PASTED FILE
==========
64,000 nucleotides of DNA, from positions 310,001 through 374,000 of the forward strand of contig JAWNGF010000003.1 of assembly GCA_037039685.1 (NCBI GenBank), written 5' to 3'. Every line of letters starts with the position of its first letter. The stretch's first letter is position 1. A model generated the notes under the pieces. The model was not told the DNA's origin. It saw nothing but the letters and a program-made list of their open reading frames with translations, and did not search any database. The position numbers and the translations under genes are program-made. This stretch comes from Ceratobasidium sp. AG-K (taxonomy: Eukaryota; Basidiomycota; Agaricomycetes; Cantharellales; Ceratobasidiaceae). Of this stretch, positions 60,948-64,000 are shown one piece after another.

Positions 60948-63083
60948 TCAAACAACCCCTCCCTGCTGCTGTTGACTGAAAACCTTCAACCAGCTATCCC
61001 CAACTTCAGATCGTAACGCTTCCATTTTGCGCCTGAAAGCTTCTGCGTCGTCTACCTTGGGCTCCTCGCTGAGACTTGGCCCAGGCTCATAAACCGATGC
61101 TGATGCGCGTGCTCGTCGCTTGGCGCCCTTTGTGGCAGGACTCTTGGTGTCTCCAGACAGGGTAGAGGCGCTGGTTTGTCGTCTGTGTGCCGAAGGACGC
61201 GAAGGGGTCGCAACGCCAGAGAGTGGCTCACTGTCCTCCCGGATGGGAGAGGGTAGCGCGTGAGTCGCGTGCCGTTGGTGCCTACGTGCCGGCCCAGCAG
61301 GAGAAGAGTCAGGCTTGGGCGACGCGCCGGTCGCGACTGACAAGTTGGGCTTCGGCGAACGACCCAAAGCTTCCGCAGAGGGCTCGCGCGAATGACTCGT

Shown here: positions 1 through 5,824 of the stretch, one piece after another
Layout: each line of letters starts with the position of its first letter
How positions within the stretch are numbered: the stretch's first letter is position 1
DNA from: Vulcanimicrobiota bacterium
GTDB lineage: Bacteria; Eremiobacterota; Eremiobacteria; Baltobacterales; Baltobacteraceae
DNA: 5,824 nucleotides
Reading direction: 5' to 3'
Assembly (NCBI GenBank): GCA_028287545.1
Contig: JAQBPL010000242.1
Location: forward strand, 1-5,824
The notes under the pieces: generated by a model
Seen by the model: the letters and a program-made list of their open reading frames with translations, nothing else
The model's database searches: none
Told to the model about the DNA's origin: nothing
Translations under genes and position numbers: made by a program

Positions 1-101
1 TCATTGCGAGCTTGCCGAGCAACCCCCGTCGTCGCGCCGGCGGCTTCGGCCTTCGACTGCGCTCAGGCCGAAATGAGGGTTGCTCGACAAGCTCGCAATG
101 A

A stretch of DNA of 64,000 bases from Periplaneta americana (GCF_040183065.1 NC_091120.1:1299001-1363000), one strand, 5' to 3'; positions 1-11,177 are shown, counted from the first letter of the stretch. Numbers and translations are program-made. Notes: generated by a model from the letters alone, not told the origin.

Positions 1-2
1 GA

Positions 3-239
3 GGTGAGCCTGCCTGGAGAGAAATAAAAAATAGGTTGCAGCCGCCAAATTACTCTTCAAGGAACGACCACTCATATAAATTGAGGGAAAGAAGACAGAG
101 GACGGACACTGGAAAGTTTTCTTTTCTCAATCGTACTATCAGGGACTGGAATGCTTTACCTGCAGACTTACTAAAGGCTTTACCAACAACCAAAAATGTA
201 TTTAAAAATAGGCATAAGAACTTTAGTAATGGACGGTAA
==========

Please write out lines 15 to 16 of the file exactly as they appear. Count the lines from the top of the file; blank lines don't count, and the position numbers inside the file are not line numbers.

Assembly (NCBI GenBank): GCA_028287545.1
Contig: JAQBPL010000242.1